In contrast to Tagle, who reflects the Pope’s progressive views on ecclesiology, liturgy, and pastoral ministry, Erdö is a conservative. He supports the celebration of the Latin Mass and invokes the Christian heritage of Europe in the face of secularism, materialism, and moral relativism.
But Erdö holds progressive ecumenical views. He has called for the forging of stronger ties with the Eastern churches amid the presence of many Ukrainian Eastern Christians in Hungary.
He is likewise seen as another Karol Wojtyla, a prelate from the Catholic-devout Central Europe, a clutch of countries under the former Iron Curtain, that acts as a foil and contrast to much of Europe’s secularism and often antireligion multiculturalism.
Like Poland, Hungary is overwhelmingly Catholic and has taken a conservative and nationalist path against Western Europe’s conflicted welcome of mainly Muslim immigrants.
Turning deeper South
Still, there are speculations that the next conclave would turn deeper South and might go the way of Africa. The leading African papal contenders are Ghananian Cardinal Peter Turkson, former head of the Dicastery for the Promotion of Integral Human Development, and Guinean Cardinal Robert Sarah, former prefect of the Congregation for Divine Worship and the Discipline of the Sacraments.
North American cardinals who have been eyed as papal nominees are former Quebec Archbishop Marc Ouellet, head of the Dicastery for Bishops and of the Pontifical Commission for Latin America, and Jesuit Cardinal Michael Czerny, who has succeeded Turkson as head of the human development dicastery.
But geopolitically speaking, prospects are nil that the next pope would come from North America. Canada has become too secular, even more secular and post-Christian than Europe. As well, the global Church has always shirked from even nominating a pope coming from the world’s No. 1 superpower.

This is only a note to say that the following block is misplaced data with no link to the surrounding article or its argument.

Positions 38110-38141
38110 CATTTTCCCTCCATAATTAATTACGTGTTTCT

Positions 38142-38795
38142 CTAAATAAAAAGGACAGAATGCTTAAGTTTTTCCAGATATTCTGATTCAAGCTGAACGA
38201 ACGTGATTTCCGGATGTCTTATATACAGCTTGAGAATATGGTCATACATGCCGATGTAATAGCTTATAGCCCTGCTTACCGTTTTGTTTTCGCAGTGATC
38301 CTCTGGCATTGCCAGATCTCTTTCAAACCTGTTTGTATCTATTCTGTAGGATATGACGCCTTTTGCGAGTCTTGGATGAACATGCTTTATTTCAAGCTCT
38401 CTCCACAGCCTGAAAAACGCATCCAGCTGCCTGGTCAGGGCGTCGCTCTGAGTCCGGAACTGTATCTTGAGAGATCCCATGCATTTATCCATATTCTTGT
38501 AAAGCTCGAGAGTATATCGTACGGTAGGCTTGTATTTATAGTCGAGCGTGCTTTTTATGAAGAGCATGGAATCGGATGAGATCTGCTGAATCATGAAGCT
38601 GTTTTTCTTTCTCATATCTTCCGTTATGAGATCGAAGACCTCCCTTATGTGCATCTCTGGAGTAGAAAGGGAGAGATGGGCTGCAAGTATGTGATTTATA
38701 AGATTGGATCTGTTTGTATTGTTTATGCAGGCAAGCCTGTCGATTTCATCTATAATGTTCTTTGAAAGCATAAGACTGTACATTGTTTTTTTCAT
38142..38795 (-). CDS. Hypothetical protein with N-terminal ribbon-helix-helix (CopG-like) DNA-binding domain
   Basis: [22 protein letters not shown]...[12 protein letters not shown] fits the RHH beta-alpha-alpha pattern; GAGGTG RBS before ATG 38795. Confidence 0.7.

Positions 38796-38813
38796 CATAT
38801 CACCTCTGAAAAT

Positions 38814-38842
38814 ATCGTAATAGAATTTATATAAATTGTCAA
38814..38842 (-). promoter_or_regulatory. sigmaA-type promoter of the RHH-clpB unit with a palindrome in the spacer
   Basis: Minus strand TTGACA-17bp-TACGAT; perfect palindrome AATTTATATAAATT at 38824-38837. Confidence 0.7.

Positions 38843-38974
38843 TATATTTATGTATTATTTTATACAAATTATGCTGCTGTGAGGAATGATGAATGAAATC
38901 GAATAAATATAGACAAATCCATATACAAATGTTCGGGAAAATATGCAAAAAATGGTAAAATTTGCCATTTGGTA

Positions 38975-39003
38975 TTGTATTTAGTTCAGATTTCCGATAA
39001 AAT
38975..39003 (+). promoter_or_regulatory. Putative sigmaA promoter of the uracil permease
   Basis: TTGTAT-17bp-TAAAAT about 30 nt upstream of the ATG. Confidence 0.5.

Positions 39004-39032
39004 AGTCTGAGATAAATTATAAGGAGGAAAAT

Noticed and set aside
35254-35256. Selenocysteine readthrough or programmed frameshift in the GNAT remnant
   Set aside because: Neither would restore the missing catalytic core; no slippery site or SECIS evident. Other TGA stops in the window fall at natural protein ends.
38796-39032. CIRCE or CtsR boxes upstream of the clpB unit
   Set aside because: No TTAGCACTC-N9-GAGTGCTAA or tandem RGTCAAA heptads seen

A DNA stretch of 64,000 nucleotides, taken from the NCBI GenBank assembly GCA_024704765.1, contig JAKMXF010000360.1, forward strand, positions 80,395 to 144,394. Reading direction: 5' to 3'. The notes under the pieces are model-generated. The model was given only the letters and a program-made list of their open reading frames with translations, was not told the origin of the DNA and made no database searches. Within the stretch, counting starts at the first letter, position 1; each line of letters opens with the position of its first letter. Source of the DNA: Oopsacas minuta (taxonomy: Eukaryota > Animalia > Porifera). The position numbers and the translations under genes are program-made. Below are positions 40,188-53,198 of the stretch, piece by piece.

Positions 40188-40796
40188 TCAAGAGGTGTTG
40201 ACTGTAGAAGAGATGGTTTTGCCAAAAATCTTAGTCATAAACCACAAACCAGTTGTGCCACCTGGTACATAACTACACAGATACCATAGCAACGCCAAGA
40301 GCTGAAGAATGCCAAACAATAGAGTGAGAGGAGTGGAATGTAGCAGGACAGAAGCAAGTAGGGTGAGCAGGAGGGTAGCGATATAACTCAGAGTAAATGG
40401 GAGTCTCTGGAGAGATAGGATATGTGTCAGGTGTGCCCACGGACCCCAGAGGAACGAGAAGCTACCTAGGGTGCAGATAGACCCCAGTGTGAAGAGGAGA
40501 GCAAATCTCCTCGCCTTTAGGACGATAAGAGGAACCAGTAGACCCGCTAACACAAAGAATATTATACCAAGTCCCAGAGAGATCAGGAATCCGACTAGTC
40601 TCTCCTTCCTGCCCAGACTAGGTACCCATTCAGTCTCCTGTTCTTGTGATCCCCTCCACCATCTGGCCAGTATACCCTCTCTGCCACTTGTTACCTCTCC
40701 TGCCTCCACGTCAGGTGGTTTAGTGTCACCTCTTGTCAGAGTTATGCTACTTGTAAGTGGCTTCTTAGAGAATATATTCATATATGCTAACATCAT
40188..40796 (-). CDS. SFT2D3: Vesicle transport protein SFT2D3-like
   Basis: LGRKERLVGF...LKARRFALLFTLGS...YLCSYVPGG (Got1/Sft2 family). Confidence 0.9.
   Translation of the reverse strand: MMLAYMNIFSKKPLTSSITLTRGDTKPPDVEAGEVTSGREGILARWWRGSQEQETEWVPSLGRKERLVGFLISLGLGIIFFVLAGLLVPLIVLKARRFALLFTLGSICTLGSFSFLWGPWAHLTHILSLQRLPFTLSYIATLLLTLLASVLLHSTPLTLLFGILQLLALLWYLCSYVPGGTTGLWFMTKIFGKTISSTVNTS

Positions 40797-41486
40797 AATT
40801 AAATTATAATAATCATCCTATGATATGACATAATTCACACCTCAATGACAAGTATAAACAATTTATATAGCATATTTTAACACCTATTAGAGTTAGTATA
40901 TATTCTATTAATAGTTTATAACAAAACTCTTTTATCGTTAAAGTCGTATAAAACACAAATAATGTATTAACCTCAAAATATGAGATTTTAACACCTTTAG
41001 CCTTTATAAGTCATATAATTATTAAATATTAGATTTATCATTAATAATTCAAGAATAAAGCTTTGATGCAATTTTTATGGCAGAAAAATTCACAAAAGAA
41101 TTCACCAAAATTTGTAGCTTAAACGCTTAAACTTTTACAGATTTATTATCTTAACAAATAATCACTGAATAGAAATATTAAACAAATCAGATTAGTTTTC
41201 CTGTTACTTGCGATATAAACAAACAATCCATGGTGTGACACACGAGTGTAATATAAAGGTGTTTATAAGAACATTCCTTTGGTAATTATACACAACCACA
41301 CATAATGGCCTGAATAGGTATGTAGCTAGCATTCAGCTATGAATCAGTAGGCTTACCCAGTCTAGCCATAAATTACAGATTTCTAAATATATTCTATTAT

Despite Tagle and Erdö leading the race, the full Italian restoration of the papacy remains a compelling possibility, especially since there are 26 eligible Italian cardinal-electors. They are led by Cardinal Parolin, the secretary of state and another favorite of Pope Francis.
The other Italian papabiles include Cardinal Angelo Bagnasco, president of the Council of Bishops’ Conferences of Europe; Cardinal Mauro Piacenza, penitentiary major of the Apostolic Penitentiary and former prefect of the Congregation of the Clergy; Cardinal Gianfranco Ravasi, who headed the Pontifical Council for Culture; and Cardinal Matteo Zuppi, archbishop of Bologna, a progressive and a favorite of Pope Francis.
After the Italians, the other European cardinals who have strong papal potential include Prague Archbishop Emeritus Cardinal Dominik Duka, a Dominican and a conservative like Erdö. He was imprisoned by the Communists and after the collapse of communism, led the funeral liturgy in 2011 for his former fellow prisoner, President Vaclav Havel. (He will turn 80 in April 2023 and will thus cease to be a cardinal-elector.)
Then there’s Vienna Archbishop Cardinal Christoph Schonborn, noted for his efforts to bridge differences between the rigorists and the more pastoral-minded in bishops’ synods, especially on marriage and family. A student of Benedict XVI, Schonborn was the editor of the very important Catechism of the Catholic Church and is considered a top theologian and thinker.
Also in contention is Utrecht Archbishop Willem Eijk, a physician and bioethicist, a conservative, and a stern critic of Pope Francis’ controversial “Amoris Laetitia,” which he says doesn’t defend marriage as “one and unbreakable.” A Catholic who marries after divorce should be denied Communion, he has insisted.
Surprisingly, no Latin prelate has generated enough buzz as to be considered a papabile in the league of
Cardinals Parolin, Tagle, and Erdö.
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(The author has covered for the Inquirer key Vatican events, among them the conclaves of 2005 and 2013, which
elected Pope Benedict XVI and Pope Francis, respectively.)